Germani, Ian, 'Revolutionary Rites: Political Demonstrations at the Place de la Nation, Paris', Journal of the Canadian Historical Association, 22 (2011), 57-97
Goodman, Dena (ed), Marie Antoinette: Writings on the Body of a Queen (New York: Routledge, 2003)
Hesse, Carla, Publishing and Cultural Politics in Revolutionary Paris (Berkeley: University of California Press, 1991)
Hould, Claudette, Images of the French Revolution (Québec: Les Publications du Québec, 1989)
Margerison, Kenneth, Pamphlets and Public Opinion (West Lafayette, Ind.: Purdue University Press 1998)
Soboul, Albert, Le Procès de Louis XVI (Paris: Julliard, 1966)
Walton, Charles, Policing Public Opinion in the French Revolution (Oxford: Oxford University Press, 2009)

Déclaration des droits de la femme et de la citoyenne; suivi de; Préface pour les dames, ou, Le portrait des femmes
Carol L. Sherman, Reading Olympe De Gouges (Basingstoke: Palgrave MacMillan, 2013)
Sophie Mousset, Women's rights and the French Revolution: a biography of Olympe de Gouges (London and New York: Routledge, 2017)
Joan Wallach Scott, 'French Feminists and the Rights of 'Man': Olympe de Gouges's Declarations', History Workshop
No. 28 (Autumn, 1989), pp. 1-21 (21 pages)

WEEK 4: Early Modern Feminism
Helene Cixous, 'Le Rire de la Meduse' (English) Signs Vol. 1, No. 4 (Summer, 1976), pp. 875-893 (19 pages)
Margaret M King and Albert Rabil Jn, 'The Other Voice in Early Modern Europe: Introduction to the Series' (University of Chicago Press: 2014)

WEEK 5: Foucault
Downing, Lisa, The Cambridge Introduction to Michel Foucault (Cambridge: Cambridge University Press, 2008).
Garland, David, ‘Foucault’s Discipline and Punish, ¬¬An Exposition and Critique’, American Bar Foundation Research Journal 11, 4 (1986), 847-880.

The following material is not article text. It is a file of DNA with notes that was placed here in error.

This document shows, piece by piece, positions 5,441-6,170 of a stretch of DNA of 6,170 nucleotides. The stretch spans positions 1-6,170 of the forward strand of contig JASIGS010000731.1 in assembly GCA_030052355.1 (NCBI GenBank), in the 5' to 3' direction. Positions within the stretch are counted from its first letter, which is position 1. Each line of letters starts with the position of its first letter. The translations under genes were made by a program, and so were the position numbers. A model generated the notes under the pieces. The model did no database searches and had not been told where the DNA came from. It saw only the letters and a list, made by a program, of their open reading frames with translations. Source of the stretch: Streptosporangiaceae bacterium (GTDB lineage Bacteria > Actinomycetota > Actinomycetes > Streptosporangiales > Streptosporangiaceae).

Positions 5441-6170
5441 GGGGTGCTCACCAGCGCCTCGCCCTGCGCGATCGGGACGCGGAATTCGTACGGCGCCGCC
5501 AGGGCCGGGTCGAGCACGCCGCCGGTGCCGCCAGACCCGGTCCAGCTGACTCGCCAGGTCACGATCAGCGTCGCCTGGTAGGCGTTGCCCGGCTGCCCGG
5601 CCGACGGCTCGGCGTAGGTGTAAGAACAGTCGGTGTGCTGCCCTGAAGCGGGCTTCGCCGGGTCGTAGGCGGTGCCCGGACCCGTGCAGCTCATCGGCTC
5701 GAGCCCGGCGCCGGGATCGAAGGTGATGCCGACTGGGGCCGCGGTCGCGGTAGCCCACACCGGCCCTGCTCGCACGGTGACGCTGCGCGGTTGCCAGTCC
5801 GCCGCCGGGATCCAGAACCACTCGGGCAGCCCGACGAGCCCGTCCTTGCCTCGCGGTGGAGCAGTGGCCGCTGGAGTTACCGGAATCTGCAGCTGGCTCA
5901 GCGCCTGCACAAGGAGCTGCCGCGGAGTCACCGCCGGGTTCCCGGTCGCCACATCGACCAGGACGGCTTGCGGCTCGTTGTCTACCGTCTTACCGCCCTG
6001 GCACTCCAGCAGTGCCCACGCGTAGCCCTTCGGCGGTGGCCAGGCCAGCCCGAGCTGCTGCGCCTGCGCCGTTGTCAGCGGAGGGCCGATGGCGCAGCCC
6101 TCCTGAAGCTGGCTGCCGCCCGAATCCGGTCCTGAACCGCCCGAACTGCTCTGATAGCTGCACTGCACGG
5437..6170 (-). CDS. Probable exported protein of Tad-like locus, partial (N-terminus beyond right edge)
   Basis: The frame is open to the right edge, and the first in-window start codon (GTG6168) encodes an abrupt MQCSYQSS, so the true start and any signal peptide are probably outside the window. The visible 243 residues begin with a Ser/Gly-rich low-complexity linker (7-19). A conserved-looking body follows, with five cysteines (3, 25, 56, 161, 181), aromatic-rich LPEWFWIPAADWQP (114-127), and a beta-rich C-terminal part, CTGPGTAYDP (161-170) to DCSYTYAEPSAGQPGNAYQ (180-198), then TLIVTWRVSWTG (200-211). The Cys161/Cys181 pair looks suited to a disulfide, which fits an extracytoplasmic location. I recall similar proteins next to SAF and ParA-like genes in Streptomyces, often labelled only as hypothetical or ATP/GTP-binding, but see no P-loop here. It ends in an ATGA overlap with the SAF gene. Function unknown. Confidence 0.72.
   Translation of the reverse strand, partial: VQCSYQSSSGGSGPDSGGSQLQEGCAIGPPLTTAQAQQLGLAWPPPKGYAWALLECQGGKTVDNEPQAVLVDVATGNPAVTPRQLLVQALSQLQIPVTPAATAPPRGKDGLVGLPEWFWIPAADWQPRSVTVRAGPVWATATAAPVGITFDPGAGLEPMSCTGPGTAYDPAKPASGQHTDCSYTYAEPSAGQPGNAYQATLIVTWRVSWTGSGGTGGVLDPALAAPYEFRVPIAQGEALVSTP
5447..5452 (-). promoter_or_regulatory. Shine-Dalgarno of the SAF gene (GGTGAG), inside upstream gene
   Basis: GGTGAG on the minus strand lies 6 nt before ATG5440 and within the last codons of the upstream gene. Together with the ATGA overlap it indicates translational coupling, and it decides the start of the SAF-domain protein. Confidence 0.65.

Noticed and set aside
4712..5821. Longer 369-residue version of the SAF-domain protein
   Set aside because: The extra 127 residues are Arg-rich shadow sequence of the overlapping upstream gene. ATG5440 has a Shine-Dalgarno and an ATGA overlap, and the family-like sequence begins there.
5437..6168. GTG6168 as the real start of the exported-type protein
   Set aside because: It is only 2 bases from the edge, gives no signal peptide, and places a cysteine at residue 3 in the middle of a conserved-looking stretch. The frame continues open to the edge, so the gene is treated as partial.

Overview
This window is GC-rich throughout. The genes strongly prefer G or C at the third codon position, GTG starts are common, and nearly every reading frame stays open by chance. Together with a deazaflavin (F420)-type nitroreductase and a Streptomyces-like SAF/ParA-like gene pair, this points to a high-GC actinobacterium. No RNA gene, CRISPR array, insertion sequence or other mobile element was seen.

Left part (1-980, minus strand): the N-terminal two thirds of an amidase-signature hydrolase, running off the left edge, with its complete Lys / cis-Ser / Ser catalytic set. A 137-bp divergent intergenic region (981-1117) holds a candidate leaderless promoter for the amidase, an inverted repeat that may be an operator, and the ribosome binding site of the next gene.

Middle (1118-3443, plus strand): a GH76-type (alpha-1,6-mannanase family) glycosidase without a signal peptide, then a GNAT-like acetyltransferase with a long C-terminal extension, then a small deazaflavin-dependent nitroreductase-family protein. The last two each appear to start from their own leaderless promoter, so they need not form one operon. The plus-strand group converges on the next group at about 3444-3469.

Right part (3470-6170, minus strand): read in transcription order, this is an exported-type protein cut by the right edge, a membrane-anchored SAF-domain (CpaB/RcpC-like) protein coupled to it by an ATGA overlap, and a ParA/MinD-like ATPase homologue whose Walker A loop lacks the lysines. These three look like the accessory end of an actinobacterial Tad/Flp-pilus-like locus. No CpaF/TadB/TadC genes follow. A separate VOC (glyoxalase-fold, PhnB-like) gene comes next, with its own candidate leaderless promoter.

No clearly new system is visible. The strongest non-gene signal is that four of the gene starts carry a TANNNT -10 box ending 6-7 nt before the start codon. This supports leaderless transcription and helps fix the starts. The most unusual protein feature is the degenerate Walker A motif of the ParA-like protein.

Mills, Sara, Michel Foucault (London: Routledge, 2003), ch. 2 (‘Power and Institutions’), 33-52.
Schwan, Anne and Stephen Shapiro, How To Read Foucault's Discipline and Punish (London: Pluto Press, 2011).
Sheridan, Alan, Michel Foucault: The Will to Truth (London: Tavistock, 1980), ch. 2 (‘Society, Power, and Knowledge’), 135-163.

WEEK 7: The Dreyfus Affair

  • Charles Sowerwine, France since 1870 (2018), pp. 63–68
  • Ruth Harris, The Man on Devil’s Island: Alfred Dreyfus and the Affair that divided France (London: Penguin, 2011), Introduction, pp. 1–12 (For a summative piece on this topic, Chapters 5 and 6 on Zola and Brunetière are invaluable)
  • Venita Datta, Birth of a National Icon: The Literary Avant-Garde and the Origins of the Intellectual in France (Albany: State University of New York Press, 1999), Chapter Six

Further reading

  • Rochelle L. Miller and Tammy M. Proctor, Introduction to ‘The Dreyfus Affair in the Twenty-First Century: A Reconsideration’, Historical Reflections/ Réflexions Historiques, 31.3 (2005), pp. 319–22
  • Jeanne Humphries, ‘The Dreyfus Affair: A Woman’s Affair’, Historical Reflections/Réflexions Historiques, 31.3 (2005), pp. 433–43
  • Nancy Fitch, ‘Mass culture, mass parliamentary politics and modern anti-Semitism: the Dreyfus Affair in rural France’, American Historical Review 97.1 (1992), 55–95
  • Marie Laurence Netter, ‘Ferdinand Brunetière contre les intellectuels’, Mil neuf cent (1993), 66–70

Primary (extracts from source book)
Charles de Gaulle, « Appel du 18 juin 1940 »
Agnès Humbert, Notre guerre (2010)
Benoîte et Flora Groult, Journal à quatre mains (1962)
Charles Rist, Une Saison gâtée (1983)
Michel Debré, Trois Républiques pour une France (1984)
Lucie Aubrac, Ils partiront dans l’ivresse (1997)
Guillaume Piketty, Français en Résistance (2009)
Révolution Nationale (Poster)
Maréchal, nous voilà! (Song)
Maréchal, nous voilà! (Song)
De Gaulle’s Radio Broadcast, 30 May 1968
Daniel Cohn-Bendit, Forget 68 (2008)
Jean-Pierre Rey, La Marianne de 68 (Photo, 1968), and ‘The Revenge of the Little Hands’ (2018)
Posters from May ’68

Essential reading (available via the library and/or Talis aspire)

  • Robert Gildea, Marianne in Chains: In Search of the German Occupation, 1940–45 (London: Macmillan, 2002), Introduction, pp. 1-–19
  • Donald Reid and Daniel J. Sherman, introduction to ‘May ’68: New approaches, new perspectives’, special issue of French Historical Studies 41.2 (2018), 181–192

Further reading on de Gaulle and Resistance

  • Sudhir Hazareesingh, In the Shadow of the General: Modern France and the Myth of de Gaulle (Oxford: OUP, 2012)